I have a lot of scars on my legs and because of that I'm unable to wear shorts or skirts. What can i do to remove these scars and can Chemical Peel be done on the legs?
Can I Remove Scars on my Legs with a Chemical Peel?
Doctor Answers (10)
Scars on the legs
People who complain of scars on the legs frequently are referring to dark brown spots rather than scarring. Chemical peel exfoliation of the skin can help to lighten skin of the legs but in people of color, peels that are too aggressive can actually darken the skin. If brown spots is what you are referring to, things that can help include tretinoin cream (retin-A), hydroquinone, azelaic acid, and mild cortisone creams for short-term use. I suggest you consult with a board certified specialist first to obtain an accurate diagnosis.
Scars on legs
Scars on legs are very difficult to treat. If you have dark pigmentation, you can try tretinoin cream, hydroquinone cream or even glycolic acid cream for fading. Light chemical peels may help a little but you must avoid sun exposure. You can also try waterproof camouflage makeup.
Concerns about multiple scars of the legs
Without explicit photos, it is impossible to accurately answer you question. What kind of scars are you referring to? Are they raised? Widened? Keloids? Pigmented? What is your ethnicity.
Answer to these along with photos can assist in providing you with a more accurate answer. You can also consider seeking out a consultation with a reputable physician in your area.
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Remove scars from the legs with a chemical peel?
No. You certainly cannot remove the scars on your legs with a chemical peel, or with anything else. But I disagree with another responder in that I do think light peels would be of benefit in improving your problem. But it is hard to say without sweeing photos.
Dark scars on the legs and thighs can be improved with a Melarase program and Melapeel treatment
A Scar is permanent and can never be removed. In some cases, a scar can be REVISED and can be made much better.
Chemical peeling involves the use of a caustic substance that burns a top layer of the skin. By limiting the action of the chemical to the superficial layers, the REMAINING layers of skin (especially hair and oil / sweat glands) allow the skin to regenerate in a smoother, less blemished fashion.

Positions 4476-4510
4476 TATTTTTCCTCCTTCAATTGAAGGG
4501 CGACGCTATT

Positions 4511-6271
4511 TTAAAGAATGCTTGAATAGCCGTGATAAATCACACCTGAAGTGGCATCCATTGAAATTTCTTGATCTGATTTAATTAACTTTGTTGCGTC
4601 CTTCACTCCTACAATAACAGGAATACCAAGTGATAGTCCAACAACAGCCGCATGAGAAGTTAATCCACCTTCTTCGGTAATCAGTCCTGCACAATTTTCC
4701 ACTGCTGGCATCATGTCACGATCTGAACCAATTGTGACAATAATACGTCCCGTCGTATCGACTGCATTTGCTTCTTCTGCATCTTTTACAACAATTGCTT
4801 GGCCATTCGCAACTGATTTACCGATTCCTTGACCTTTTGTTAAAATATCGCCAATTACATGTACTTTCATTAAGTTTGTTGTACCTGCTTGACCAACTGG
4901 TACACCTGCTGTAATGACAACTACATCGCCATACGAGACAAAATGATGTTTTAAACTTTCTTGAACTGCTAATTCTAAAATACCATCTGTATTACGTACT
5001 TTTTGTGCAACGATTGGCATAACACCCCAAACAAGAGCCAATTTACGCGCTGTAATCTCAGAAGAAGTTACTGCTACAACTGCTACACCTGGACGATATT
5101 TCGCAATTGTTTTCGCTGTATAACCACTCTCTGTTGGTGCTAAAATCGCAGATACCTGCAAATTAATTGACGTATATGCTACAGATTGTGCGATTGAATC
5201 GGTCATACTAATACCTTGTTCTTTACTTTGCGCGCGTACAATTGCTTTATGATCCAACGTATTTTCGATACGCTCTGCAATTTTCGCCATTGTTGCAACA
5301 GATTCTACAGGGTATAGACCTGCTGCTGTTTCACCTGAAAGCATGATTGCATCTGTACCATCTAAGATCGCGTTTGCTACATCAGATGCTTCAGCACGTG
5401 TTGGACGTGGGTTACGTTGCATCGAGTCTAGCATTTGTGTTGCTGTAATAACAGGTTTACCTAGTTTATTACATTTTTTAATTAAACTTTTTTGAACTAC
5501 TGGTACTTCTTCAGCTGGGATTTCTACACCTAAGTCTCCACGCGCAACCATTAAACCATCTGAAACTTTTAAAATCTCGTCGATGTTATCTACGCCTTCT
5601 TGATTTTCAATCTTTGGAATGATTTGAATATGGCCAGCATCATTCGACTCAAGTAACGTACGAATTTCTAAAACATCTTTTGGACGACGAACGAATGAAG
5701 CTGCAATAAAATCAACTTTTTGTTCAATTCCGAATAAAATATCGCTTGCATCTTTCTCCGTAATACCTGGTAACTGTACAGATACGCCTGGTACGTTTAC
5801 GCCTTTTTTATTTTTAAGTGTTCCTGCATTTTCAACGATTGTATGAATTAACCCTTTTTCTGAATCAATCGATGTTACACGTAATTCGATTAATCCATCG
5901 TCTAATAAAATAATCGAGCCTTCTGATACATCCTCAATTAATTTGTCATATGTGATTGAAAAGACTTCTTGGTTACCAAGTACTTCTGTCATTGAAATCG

1. Skin below the face does NOT have a high enough concentration of oil / sweat glands to always allow skin to heal. As a result chemical peels BELOW the neck can be dangerous and result in FULL THICKNESS BURNS and ugly scars.
2. Scars extend much deeper than the superficial layers. As a result chemically "sanding" the superficial layers of skin with a caustic chemical / Dermabrasion or laser will NOT remove scars.
Do NOT do it.
Dr. P. Aldea
What to do for scars on the legs
It's impossible to say which treatment would be best for you without know what kind of scars you have. We have successfully treated pigmented scars on the legs from old bug bites using q-switched lasers. Unfortunately for textured (surgical or trauma) scars, we do not have a good suggestion. Good luck.
Scars on the legs
Unfortunately, scars on the legs are usually permanent. Sometimes, scar revisions can be performed to soften them. Some lasers can be used to lighten them.
I wouldn't advise chemical peels on the legs
Chemical peels on the legs can lead to poor results as the blood supply there is not nearly as abundant as it is on the face. For this reason, performing peels other than on the face carries much more risk. Healing may not be so kind. Maybe consider scar revision for the larger scars.
Chemical peel on the legs likely to cause more harm than good
A very light chemical peel can be done on the body and trunk but be very careful in this area or you will end up with more scars and areas of hyperpigmentation or hypopigmentation. Totally avoid TCA peels anywhere but on the face. A light peel is unlikely to make scars on the legs any better.
These answers are for educational purposes and should not be relied upon as a substitute for medical advice you may receive from your physician. If you have a medical emergency, please call 911. These answers do not constitute or initiate a patient/doctor relationship.